Indeed, even the Wikipedia entry on the subject makes an indirect admission that the neologism was introduced specifically to shame modern well-intentioned, polite people into kow-towing to the Revolution’s work against marriage:
“Twenty-first century etiquette honors an adult woman’s personal preference of title. However, if the preference is not known, ‘Ms.’ is used. ‘Ms.’ is the preferred choice as the female title in business. It is the equivalent to the male title ‘Mr.’ as neither is marital status specific.”
Its adoption as a central battleground of the feminist movement in the early 1970s is recorded by the New York Times, which says that it was first introduced for its current use in 1961 by early feminist agitator Sheila Michaels, the “fiercely independent,” “civil rights worker” who “abhorred having her identity defined by marriage.” Michaels was “looking for a title for a woman who did not ‘belong’ to a man.” In 1971, her quest came to the attention of uber-feminist icon Gloria Steinem who used it as the title of her new feminist magazine.
A small note here about “preference:” those who prefer not to participate in this cultural sham are not really given a choice in the matter. By the early ‘00s, for instance, married female Canadian parliamentarians who wanted to be addressed as “Mrs.” in official correspondence were out of luck. They were told by the government’s administrators that “Ms.” was the only option available. The feminist ratchet has moved forward and there is no going back.
Now that it has been universally adopted, however, its origins, and the creepy vehemence used to enforce it, is being erased from the cultural memory. It’s amazing how many times I’ve had to explain this “Ms/Miss” thing within the world of Catholic conservatism, and even Catholic traditionalism. So much of our world was changed, quite deliberately and incredibly rapidly, in the 1970s that many younger people don’t remember how it was done. And perhaps older people who lived through this cataclysm were so deluged with changes that they could not pay close enough attention at the time to all the details. Either way, the result is that the tenets of the Revolution have been absorbed unconsciously in large ways and small.
This, of course, was exactly the plan; erase your tracks. Make sure no one is consciously aware of what has been changed or why, but make sure they all know the rules without having to think about it. Make it impossible for a counter-revolutionary thought to cross their minds. Remember Orwell’s memory holes? He knew that changing a culture was a matter not of adding but of subtracting knowledge. Particularly historical knowledge.
The revolutionaries knew very well the power of symbols and one of their early slogans was “language matters.” And they were right. When I was attending my hippie (communist) “free school” in the early 1970s, one of the things we were taught was that the minutiae of language was of utmost importance. We had it instilled in us in every possible way that boys and girls and young people and older people shouldn’t be thought of as radically distinct. Shouldn’t be thought of at all. Everyone was the same, and using “Mr.” “Mrs.” or “Miss” before a teacher’s name was banned. We were all to be one big happy first-name-basis tribe of equals, fighting authoritarianism together.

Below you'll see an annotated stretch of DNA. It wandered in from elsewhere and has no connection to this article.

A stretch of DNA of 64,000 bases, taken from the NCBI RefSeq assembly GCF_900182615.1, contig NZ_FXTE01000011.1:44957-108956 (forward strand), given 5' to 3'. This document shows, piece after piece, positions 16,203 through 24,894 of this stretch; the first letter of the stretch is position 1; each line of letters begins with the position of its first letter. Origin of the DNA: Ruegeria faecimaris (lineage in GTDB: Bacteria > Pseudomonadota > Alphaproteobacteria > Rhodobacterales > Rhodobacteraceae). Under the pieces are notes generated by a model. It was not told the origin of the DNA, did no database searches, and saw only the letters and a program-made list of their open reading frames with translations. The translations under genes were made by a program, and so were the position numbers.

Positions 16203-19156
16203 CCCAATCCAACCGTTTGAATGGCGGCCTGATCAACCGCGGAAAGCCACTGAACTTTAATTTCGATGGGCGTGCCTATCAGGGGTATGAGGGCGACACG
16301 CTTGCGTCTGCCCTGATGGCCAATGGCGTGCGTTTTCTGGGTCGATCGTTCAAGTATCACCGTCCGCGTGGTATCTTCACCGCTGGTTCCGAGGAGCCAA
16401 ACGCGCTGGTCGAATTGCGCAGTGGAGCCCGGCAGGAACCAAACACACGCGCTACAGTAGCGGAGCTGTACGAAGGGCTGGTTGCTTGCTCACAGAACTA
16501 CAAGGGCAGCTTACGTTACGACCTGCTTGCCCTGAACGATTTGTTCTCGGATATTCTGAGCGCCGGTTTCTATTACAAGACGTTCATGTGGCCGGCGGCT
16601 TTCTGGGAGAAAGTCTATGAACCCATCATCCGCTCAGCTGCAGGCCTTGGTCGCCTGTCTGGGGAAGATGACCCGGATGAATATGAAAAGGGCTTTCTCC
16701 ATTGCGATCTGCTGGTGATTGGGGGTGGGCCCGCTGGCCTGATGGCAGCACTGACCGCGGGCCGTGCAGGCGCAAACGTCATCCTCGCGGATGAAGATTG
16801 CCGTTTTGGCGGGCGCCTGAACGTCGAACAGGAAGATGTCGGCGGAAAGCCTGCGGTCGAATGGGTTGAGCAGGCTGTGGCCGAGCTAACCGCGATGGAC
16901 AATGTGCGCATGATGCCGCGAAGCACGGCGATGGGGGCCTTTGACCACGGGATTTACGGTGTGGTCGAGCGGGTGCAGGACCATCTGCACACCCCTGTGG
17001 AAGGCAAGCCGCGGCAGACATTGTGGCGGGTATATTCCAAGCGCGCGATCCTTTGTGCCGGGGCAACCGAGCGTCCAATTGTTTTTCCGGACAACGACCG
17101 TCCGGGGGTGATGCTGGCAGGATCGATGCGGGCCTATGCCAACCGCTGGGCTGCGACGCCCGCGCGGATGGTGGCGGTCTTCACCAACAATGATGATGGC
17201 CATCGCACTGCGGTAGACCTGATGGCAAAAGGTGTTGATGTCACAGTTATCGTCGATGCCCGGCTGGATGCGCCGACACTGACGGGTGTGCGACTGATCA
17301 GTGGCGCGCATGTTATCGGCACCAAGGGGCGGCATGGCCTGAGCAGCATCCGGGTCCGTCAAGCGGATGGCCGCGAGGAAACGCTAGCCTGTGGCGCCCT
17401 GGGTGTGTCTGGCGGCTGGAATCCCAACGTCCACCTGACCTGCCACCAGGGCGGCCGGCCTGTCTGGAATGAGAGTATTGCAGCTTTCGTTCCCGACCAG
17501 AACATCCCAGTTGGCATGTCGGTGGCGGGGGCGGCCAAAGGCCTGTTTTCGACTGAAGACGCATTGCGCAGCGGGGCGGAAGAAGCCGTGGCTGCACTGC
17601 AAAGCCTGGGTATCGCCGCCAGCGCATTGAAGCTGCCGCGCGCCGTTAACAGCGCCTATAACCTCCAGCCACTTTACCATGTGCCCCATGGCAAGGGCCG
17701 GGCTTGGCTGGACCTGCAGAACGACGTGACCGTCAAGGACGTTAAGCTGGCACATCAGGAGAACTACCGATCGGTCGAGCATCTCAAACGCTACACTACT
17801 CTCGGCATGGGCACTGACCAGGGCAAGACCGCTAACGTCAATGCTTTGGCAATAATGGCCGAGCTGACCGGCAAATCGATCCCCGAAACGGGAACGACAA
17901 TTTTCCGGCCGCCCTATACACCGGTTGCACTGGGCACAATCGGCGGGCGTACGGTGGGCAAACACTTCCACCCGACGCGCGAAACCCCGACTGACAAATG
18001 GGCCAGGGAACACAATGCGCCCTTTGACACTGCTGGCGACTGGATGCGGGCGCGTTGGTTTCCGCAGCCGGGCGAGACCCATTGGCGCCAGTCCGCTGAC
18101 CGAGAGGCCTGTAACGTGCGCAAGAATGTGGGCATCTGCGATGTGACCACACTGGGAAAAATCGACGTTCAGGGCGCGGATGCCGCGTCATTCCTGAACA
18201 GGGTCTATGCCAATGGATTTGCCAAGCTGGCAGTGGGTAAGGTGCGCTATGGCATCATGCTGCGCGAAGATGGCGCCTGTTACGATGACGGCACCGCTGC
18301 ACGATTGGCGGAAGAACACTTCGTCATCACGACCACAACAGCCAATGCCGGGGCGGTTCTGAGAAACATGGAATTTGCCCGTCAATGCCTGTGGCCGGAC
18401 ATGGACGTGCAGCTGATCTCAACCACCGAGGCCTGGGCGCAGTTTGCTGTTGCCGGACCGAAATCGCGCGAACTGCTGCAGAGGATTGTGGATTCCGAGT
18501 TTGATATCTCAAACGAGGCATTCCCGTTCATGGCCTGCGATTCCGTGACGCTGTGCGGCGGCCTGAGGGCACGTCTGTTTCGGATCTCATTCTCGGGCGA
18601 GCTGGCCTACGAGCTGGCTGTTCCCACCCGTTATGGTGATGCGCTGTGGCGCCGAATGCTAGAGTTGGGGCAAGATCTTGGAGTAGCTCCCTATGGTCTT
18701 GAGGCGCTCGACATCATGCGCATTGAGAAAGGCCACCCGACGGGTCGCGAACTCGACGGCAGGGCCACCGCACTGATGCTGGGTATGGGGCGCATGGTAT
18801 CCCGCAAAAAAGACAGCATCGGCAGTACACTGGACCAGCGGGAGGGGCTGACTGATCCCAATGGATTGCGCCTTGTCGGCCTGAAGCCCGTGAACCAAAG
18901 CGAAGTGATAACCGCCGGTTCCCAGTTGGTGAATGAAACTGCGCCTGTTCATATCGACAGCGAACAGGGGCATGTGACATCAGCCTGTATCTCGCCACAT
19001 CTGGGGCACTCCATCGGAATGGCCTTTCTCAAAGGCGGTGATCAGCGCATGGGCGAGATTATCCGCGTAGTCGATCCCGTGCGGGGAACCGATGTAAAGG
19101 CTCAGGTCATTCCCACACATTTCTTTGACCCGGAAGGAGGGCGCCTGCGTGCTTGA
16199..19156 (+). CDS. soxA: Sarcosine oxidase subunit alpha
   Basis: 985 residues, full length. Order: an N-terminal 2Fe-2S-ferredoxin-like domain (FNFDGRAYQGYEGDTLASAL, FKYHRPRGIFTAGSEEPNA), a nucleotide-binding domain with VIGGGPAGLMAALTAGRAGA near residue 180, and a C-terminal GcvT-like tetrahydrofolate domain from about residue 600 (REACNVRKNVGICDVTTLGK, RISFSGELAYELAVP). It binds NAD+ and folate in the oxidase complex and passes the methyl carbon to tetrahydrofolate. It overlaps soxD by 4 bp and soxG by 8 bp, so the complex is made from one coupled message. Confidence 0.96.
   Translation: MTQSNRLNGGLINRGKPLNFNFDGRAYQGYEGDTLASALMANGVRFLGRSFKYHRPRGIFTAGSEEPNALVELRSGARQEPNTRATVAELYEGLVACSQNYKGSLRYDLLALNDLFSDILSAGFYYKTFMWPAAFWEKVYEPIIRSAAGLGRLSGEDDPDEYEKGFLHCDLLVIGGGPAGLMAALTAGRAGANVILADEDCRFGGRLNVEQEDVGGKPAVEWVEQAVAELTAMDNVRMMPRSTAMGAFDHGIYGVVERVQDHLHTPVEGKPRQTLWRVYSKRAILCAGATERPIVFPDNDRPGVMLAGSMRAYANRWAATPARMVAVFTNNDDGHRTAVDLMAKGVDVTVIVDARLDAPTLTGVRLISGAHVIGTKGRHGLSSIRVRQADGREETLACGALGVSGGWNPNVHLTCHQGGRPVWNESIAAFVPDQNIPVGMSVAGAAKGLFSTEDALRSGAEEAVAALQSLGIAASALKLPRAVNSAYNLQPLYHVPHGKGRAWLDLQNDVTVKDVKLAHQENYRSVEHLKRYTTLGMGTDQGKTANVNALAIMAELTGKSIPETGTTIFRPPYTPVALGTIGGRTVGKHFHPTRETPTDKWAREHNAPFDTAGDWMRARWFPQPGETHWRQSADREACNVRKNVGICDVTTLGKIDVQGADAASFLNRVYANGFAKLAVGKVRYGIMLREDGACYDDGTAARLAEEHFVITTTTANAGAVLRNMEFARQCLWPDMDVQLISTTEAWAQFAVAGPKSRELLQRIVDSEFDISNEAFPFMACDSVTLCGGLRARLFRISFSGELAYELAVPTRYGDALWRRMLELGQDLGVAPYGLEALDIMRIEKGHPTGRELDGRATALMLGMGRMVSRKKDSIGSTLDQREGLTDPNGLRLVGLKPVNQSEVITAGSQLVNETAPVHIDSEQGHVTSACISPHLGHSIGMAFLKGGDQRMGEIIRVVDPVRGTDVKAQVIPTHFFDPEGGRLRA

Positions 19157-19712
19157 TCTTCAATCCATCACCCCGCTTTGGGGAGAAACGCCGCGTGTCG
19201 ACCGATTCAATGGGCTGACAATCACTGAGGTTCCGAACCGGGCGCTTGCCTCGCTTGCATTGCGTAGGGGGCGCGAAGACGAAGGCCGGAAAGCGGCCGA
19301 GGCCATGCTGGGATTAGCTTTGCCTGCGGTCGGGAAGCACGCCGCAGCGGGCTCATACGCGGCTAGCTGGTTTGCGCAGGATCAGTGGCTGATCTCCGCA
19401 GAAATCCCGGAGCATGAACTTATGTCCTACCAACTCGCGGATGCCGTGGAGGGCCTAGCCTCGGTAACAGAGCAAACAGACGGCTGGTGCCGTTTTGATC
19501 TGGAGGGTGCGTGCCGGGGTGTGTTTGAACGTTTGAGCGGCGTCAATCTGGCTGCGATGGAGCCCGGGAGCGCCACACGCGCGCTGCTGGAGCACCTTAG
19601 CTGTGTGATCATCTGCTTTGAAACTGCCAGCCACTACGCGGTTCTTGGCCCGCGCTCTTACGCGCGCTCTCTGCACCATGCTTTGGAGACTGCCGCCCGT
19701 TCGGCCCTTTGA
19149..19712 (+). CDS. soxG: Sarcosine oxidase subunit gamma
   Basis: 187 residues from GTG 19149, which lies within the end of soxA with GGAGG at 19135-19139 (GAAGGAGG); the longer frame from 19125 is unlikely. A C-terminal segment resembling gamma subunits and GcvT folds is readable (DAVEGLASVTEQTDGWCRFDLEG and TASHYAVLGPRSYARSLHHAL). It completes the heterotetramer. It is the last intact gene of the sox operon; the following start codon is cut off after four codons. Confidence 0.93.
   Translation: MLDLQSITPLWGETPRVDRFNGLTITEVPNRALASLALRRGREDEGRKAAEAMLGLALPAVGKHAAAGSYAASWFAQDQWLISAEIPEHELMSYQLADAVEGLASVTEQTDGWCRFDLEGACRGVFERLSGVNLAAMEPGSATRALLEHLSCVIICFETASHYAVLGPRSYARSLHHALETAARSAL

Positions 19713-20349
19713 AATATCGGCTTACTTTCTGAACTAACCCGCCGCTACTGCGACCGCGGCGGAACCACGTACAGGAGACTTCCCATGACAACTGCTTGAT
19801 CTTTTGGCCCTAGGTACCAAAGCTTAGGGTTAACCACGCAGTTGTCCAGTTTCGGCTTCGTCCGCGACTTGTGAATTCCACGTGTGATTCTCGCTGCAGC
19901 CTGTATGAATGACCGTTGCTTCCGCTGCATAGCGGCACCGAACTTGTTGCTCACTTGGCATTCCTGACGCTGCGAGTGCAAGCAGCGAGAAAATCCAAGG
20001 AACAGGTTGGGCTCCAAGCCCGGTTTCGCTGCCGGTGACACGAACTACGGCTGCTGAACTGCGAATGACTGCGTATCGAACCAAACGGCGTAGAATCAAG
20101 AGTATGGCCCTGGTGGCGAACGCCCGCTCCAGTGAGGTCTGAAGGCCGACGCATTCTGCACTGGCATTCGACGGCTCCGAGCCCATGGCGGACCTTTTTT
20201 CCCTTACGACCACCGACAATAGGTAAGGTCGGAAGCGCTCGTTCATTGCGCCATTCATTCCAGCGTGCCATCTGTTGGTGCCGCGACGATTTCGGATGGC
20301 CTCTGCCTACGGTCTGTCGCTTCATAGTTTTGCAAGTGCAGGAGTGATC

The installation of “Ms.” through the dogged application of this victimhood narrative in every conceivable venue was in fact a direct shot at marriage, taken from the Marxist priorities of Mr. Engels’ who wrote against the “monogamous family,” in one of his weird works of revisionist history titled, “Origins of the Family, Private Property, and the State.” The semi-autonomous unit of a man and woman united in matrimony producing, protecting and raising children within the enclosure of the family has always been one of the principal targets for demolition in the construction of the glorious workers’ paradise. Engels’ idea was that in an enlightened communist society, all such subordinate institutions would die off by themselves. Later followers realised that the family was looking stronger than ever after the wars of the early 20th century, and decided it needed some help into its grave.
“Ms.” is just a tiny little two-letter word. How can it possibly be important? It reminds me of a discussion I once had, in a friendly way, with a Canadian archbishop about the practice of reception of Communion in the hand. He brushed it aside with a wave of the hand and said, “Oh, there are so many more important things going on in the Church.”
I said yes, of course, but how do you think we got to this state? Little, unimportant thing by little unimportant thing, patiently changed by intelligent revolutionaries who knew more about the significance of symbols than their opponents. And now that the battle is won, those same revolutionaries who fought for the social and cultural changes one little alteration at a time will now fight like rabid dogs to ensure that these tiny, insignificant changes stay good and changed.
They will tell you that such trivia is beneath an intelligent person’s notice, and at the same time go into apoplexy at the sight of someone refusing to go along with their new tiny and insignificant thing. “If it is so unimportant, why was there so much effort put into changing it?” My friend the archbishop changed the subject.
Symbols count, and everyone knows it. So, please don’t call me “Ms.” I oppose what it means. One might argue that it is a small thing, but try to change it and see what happens.
Catch Hilary's Column in the Print- and e-Edition of The Remnant. Subscribe Today!